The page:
Artist name: Smrita Jain
Featured Work 1: “Creating Durga’s Head Close Up”
Smrita Jain is a multi-media artist, designer, photographer, author, public speaker and university professor. Her works include designs with rich palettes and interlocking symbols and photographs documenting traditional idol making. She also shares reflections on her personal history and on violence against women and undertakes a wealth of other creative projects and explorations. She will be speaking at the Global Status of Women and Girls Conference on March 25th at Christopher Newport University on “Understanding, Defining, and Preventing Violence” and her autobiography Fat Free Samosa will be available later this year.
Featured Works Slideshow:
5 Questions for the Artist:
1. What is art to you?
Art is my cocaine! YES, I AM AN ADDICT! I sniff it, I breathe it, and I inject it into my blood every single day before I leave for work. Not the actual drug itself, but it’s the art infused—–energized—–power-packed—–feeling that I keep it with myself at all times. I don’t see art as much of a problem solver, but I see it as a medium to help humans to reach towards the solution and become a language. It is an agent to help bring change — the change could be for good, bad and even worse. It all depends on how the artist creates it and how the viewer perceives it. But art itself, is a beautiful indispensable obsession, which can be found in any form as long as other living beings including animals are not harmed in the process of creating art!
2. What did you make in the past and why?
The unprofessionalism in the workforce and for many unpleasant personal reasons, I was compelled to come to USA for higher studies in Pratt Institute in 2007. Since then, I know only one language, art and design. Creating Durga, was my first independent photography project. I did that because I wanted to break the stereotypical thinking of people who think India is all about religious fanatics. In the realms of arts and crafts, the skill sets surpasses the religious beliefs. It is so pristine, beautiful and so professionally crafted, I wanted to bring that to attention through the documentary based photographs—complied into a book. To anyone who wishes to know the history behind one of the important festivals of the country, this book is perfect. It is an amalgamation of literature and art, telling the reader a story like a garland of events and information.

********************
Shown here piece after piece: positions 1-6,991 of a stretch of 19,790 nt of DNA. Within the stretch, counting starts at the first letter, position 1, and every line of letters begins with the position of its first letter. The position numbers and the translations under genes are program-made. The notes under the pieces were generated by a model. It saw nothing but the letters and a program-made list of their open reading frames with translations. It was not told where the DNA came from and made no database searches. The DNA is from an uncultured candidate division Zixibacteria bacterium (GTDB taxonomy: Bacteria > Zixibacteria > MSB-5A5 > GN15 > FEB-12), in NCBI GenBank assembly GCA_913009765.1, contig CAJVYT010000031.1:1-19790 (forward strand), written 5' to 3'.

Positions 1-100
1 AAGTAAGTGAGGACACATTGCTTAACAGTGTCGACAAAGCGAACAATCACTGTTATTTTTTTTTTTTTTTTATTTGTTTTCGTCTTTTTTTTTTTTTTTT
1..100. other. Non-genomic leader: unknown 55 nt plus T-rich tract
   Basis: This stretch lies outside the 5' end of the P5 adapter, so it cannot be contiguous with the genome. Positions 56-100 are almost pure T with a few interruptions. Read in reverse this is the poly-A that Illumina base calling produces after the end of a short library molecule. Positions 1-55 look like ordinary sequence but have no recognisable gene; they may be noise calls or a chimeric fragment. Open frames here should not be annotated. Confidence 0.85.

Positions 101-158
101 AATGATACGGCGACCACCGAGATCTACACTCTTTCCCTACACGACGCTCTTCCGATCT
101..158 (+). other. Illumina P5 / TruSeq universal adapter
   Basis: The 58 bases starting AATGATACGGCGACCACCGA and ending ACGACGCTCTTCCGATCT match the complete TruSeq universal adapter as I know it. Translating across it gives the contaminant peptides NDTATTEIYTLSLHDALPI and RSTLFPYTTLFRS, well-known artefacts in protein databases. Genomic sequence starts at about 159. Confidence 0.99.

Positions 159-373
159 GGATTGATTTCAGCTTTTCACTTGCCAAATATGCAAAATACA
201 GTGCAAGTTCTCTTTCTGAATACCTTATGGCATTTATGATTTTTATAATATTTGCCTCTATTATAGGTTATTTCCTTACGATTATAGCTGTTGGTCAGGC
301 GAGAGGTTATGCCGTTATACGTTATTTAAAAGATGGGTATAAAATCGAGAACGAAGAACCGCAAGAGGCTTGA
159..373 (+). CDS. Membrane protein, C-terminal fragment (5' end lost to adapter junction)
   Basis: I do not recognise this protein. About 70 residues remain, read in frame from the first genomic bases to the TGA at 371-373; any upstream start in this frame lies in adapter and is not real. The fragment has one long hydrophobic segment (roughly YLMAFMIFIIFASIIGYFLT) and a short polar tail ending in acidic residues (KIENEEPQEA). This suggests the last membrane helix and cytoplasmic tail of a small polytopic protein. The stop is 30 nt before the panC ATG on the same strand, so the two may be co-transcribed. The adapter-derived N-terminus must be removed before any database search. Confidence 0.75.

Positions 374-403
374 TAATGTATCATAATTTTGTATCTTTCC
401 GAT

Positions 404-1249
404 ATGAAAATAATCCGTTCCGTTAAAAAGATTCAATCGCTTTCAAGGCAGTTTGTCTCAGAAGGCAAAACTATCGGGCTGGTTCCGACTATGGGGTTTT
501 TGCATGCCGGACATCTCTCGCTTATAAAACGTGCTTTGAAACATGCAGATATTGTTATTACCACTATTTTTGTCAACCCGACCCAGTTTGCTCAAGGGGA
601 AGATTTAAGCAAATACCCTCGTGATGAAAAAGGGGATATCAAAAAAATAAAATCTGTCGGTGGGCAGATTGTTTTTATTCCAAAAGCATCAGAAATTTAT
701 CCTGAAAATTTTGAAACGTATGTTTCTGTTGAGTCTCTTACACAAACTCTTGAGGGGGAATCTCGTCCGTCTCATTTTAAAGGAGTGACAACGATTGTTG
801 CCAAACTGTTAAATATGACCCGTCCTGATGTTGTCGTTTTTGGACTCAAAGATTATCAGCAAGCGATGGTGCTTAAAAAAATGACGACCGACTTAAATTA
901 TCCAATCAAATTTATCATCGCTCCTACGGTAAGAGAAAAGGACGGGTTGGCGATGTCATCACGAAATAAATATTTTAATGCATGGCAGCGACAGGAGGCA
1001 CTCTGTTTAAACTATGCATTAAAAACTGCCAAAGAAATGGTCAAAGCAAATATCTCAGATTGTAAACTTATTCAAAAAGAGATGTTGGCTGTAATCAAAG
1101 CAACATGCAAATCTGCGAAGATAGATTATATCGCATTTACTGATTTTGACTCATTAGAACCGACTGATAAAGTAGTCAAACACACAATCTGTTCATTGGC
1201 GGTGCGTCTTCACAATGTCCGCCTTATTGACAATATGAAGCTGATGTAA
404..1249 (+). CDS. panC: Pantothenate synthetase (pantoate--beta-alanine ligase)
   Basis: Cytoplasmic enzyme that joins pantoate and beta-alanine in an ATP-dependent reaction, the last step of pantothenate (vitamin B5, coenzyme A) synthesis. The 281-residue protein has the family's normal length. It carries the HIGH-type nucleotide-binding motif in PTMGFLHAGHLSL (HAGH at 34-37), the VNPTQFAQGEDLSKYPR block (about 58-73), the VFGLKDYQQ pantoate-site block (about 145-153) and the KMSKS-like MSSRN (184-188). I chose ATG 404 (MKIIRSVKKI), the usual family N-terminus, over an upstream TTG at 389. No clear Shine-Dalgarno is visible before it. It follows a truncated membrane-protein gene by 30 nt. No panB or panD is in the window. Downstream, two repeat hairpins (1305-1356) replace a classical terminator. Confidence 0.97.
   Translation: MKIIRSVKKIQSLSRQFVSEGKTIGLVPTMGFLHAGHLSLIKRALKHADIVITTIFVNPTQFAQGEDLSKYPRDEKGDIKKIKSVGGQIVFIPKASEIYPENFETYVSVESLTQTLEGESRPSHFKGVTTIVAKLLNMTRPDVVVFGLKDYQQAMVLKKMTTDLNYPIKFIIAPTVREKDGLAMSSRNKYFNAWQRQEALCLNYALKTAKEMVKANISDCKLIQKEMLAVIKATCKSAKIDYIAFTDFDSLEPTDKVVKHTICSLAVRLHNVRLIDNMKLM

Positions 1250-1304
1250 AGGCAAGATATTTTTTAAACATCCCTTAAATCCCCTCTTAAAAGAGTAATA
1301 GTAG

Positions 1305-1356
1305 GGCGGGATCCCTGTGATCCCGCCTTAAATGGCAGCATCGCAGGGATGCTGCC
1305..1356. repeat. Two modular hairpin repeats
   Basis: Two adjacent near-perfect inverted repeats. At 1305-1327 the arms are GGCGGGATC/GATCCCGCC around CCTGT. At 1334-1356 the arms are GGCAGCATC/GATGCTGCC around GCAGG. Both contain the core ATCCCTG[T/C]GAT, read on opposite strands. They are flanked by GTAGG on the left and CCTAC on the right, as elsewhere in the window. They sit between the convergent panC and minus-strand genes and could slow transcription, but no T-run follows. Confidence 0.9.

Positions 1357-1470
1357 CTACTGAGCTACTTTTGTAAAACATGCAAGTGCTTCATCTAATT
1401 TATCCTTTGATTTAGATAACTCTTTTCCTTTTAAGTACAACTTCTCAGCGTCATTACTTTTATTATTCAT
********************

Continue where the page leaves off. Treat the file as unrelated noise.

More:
3. What are you making now and why?
I love doing books because I believe the words printed on a piece of paper are more sacred than a digital tweet. Before we lose the grip — the importance and sanctity of ‘written words’— I want to create a strong mark that remains relevant for generations to come.
The work that I do today is not different from what I have done in the past. I always had an independent way of thinking, coming to my own decisions and conclusions. Although I feel my work is now more expressive, open, fearless, bold, honest, explicit, and blunt — pretty much like the personality that I have grown to — reflected in my new upcoming book, Fat Free Samosa. I will be speaking at Global Status of Women and Girls Conference on March 25th about Understanding, Defining, and Preventing Violence, sharing some of my personal experiences and how I overcame tribulations through art and design.
4. What are your hopes for the future?
I hope for a future where people are more:
—Considerate, but not weak.
—Humane, but not wild.
—Honest and blunt, but not rude.
—Open-minded, but not directionless.
I strongly feel, art is the best way to advocate for a change, and it shouldn’t be limited to just four corners of a canvas.
5. What else would you like to say?
I would like to thank you for giving me the opportunity to speak my mind and share my work. Your work as a journalist, author, and artist is truly commendable and I hope you continue to strive and inspire in your field and bring attention to gravest issues our society is revolving around. “Inspiration is one thing and you can’t control it, but hard work is what keeps the ship moving. Good luck means, work hard. Keep up the good work.” —Kevin Eubanks
Artist Supplied Background:
Smrita Jain is an eclectic, award-winning graphic designer working at The Aquario Group in New York City. She is also the lead internationally renowned artist at Surmrit Gallery of Art and Design based in New Jersey. Smrita’s art has been showcased in New York, London, and India. Beyond being a multi-faceted designer and artist, Smrita has reviewed the work of undergraduate and graduate design students at The Fashion Institute of Technology (FIT) in New York City for 6 consecutive years. She also taught Visual Communications II at Pratt Institute in Brooklyn. Her biggest influencers are people — from those who bring her to life and those who bring her down. She finds inspiration in the worst situations, translating a troubling experience into an uplifting painting or capturing a moment through her writing, photography or hand-drawn graffiti. She will be releasing her photography-focused autobiography called Fat Free Samosa later this year. In a chapter of her forthcoming book, Smrita describes her intimate experiences with domestic and dating violence. At the same time, she exposes a cultural pattern among men and women that begins with a focus on differences or arguments, and results in violence.
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